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News yesterday that FuboTV filed a lawsuit against the three media companies planning a sports streaming service is likely the first antitrust shoe to drop.  But experts Awful Announcing spoke to were dubious of the prognosis for challenges to the as of yet-to-be-named service.

That’s partly because the plans and organization of the new streamer have not been disclosed since news first broke on February 6 of the potentially media shattering venture.  But it’s also because the country’s antitrust laws are focused on what is pro- and anti-consumer, and the new streaming service offers a new option.

“This is pro-competitive, because we’re creating a new thing that gives consumers more choice,’” said sports antitrust attorney Jim Quinn, summarizing the argument of Fox Sports, Walt Disney (ESPN) and Warner Bros. Discovery (Turner, TNT). “Consumer choices is a factor, a significant factor that courts and the government look to, to see whether or not something is anti- or pro-competitive. In fact, the public consumers are benefiting because now if they want, no one forces them to do it, because they can get some of this elsewhere. But if for convenience sake or otherwise, the consumer chooses this new package, now that’s good. That’s good for the consumer. And it’s good for everybody. That’s the argument.”

Asked whether it is a good argument, Quinn, who oversaw the antitrust challenge to the NFL that led to free agency, said it certainly isn’t “frivolous.”

Sports attorney Chris Deubert agreed, saying he had a hard time finding the antitrust issue.

“It’s a win for consumers, which is primarily what the antitrust laws are concerned with. It’s another option, no one has to buy it, it shouldn’t negatively affect their pricing, the amount of our cable bill or anything else? I’m struggling to see where it would be bad.”

Obviously Fubo calls it bad. A lot of Fubo’s complaint is focused on past actions, the practice of the three companies forcing Fubo to take scores of unwanted channels in order to show the sports. Of course this is par for the course in the cable business (Fubo is a virtual cable provider), with the major linear broadcasters of sports also owning many non sports channels. Disney packages ESPN with the Disney channel, Fox Sports comes with Fox Business, and Comcast groups NBC with USA.

“For decades, Defendants have leveraged their iron grip on sports content to extract billions of dollars in supra-competitive profits; by engaging in practices causing consumers to pay more for highly popular sports content and resulting in significant damages to both Fubo and its customers,” Fubo said in a statement. The three companies  forced “Fubo to carry dozens of expensive non-sports channels that Fubo’s customers do not want as a condition of licensing the Defendants’ sports channels.”

There is some irony in this. Back in the day the complaint about bundled cable was that non-sports fans were subsidizing sports. Channels get subscriber fees from cable operators for every subscriber. Now Fubo is saying its customers who just want sports have been forced to subsidize non=sports.

So one can imagine Fubo’s reaction when Fox, ESPN and Discovery announced the pooled steaming venture, creating what Fubo wanted all along.

“The complaint alleges that the forthcoming launch of a sports-streaming joint venture steals Fubo’s playbook,” Fubo said in a press release.

There are four categories that could spawn potential antitrust lawsuits: the cable operators–and Fubo as a virtual one is first out the door; consumers; the content licensors, i.e. the leagues; and the government.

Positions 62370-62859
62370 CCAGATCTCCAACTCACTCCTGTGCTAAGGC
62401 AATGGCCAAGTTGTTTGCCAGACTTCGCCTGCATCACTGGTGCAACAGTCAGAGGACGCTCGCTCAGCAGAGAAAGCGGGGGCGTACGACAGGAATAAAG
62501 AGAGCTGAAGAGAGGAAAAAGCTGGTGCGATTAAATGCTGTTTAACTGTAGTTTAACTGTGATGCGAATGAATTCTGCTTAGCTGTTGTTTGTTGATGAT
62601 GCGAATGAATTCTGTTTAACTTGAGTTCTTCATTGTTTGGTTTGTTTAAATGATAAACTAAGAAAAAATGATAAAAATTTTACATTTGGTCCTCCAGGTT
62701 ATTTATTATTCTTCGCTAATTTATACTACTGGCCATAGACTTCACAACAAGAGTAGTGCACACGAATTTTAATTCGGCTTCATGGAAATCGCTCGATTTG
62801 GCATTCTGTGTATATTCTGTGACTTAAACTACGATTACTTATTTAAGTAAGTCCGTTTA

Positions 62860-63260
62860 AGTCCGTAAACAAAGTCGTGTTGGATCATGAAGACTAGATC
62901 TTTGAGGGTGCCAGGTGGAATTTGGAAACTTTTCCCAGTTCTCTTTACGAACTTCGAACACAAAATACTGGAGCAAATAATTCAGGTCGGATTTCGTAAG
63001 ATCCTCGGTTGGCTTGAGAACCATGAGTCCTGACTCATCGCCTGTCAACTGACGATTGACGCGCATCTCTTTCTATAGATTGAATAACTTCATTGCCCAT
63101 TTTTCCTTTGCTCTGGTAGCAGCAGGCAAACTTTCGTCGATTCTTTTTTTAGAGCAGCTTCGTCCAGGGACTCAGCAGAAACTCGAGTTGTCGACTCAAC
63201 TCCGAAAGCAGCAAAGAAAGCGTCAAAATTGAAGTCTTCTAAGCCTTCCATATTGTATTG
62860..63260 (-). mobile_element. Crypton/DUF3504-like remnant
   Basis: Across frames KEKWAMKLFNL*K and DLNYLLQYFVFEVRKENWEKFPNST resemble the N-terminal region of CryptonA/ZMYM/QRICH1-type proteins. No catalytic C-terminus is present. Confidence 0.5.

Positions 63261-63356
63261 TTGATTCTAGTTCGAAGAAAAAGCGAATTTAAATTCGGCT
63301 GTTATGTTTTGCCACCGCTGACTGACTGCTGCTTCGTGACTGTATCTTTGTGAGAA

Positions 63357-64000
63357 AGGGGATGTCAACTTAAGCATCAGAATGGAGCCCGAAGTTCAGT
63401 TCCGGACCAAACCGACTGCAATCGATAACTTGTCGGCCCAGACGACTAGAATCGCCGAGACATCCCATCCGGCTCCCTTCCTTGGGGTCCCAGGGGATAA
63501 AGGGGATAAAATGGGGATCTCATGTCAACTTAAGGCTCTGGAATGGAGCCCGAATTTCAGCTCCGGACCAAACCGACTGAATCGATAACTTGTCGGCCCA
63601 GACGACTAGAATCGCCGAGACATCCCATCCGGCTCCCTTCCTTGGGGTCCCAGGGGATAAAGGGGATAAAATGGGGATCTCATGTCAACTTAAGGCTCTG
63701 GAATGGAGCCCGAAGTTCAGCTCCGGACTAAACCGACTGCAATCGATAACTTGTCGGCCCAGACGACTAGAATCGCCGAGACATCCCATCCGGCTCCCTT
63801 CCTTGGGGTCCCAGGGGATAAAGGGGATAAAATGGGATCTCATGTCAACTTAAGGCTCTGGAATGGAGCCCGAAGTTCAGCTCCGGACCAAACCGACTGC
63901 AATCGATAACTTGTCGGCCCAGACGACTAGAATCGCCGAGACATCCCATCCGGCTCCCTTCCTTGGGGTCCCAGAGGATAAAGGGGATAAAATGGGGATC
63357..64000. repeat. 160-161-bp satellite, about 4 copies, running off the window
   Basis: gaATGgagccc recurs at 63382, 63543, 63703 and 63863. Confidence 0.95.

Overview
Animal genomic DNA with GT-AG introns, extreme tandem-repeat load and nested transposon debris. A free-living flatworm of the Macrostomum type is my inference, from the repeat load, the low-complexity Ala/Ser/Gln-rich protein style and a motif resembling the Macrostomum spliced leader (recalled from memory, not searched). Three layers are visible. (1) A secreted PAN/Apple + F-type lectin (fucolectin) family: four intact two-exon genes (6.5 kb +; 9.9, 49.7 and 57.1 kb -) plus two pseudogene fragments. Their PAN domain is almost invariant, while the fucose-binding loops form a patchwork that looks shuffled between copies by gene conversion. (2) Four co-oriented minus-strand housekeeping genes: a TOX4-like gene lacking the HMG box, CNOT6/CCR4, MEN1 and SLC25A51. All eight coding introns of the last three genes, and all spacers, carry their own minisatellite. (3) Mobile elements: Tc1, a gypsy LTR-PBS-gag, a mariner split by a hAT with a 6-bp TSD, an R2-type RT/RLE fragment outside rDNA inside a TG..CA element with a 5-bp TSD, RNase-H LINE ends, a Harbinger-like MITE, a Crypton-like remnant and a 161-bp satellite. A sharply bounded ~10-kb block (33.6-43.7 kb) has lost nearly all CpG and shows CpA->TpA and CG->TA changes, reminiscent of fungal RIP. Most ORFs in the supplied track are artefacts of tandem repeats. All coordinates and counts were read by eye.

Reports already indicate the Justice Department will likely look at this. But the three companies are sure to respond: they are still competing against each other in other ways, whether for sports rights or viewers on other mediums. And again, the DOJ is primarily worried about the consumer.

”The antitrust laws are concerned with whether there’s a pro-competitive justification for a combination among what might be competitors,” Deubert said. “And the media companies involved here have a pretty good response, which is, they’re literally creating a new product for which there is, I think survey evidence would show there’s pretty good demand. They’re trying to meet an unmet demand, right? People have cut the cord, but still want to watch live sports. And they’re probably frustrated by their inability to do that, or the requirements that they have to buy a whole bunch of individual subscription packages.”

The leagues were upset because they were blindsided by the news, but right now, it’s pure speculation these three companies will conspire to keep rights fees down. Take ESPN; it still needs sports for the linear channels, and its coming direct-to-consumer offering. There are also many more bidders for rights: CBS, NBC, Amazon, Apple, Google, and over the air networks.

Atlanta Falcons owner Arthur Blank told Front Office Sports recently, ““There’s plenty of competition for the NFL’s media rights. If you reduce it to such a small number then you don’t have quite the opportunity—but I don’t think the league is worried about that at this point.” 

As for Fubo’s lawsuit, Quinn is skeptical. “I’m not sure exactly what standing Fubo might have. They are going to have to say that somehow they’re being harmed as a result of this proposed joint venture. It doesn’t immediately come to mind how they are harmed, but I guess, arguably, they’re going to say that this new venture will compete with them, it will hurt their business. Bottom line, that’s what they’re going to say.”

About Daniel Kaplan

Daniel Kaplan has been covering the business of sports for more than two decades. A proud founding reporter of SportsBusiness Journal, he spent the last four years at The Athletic.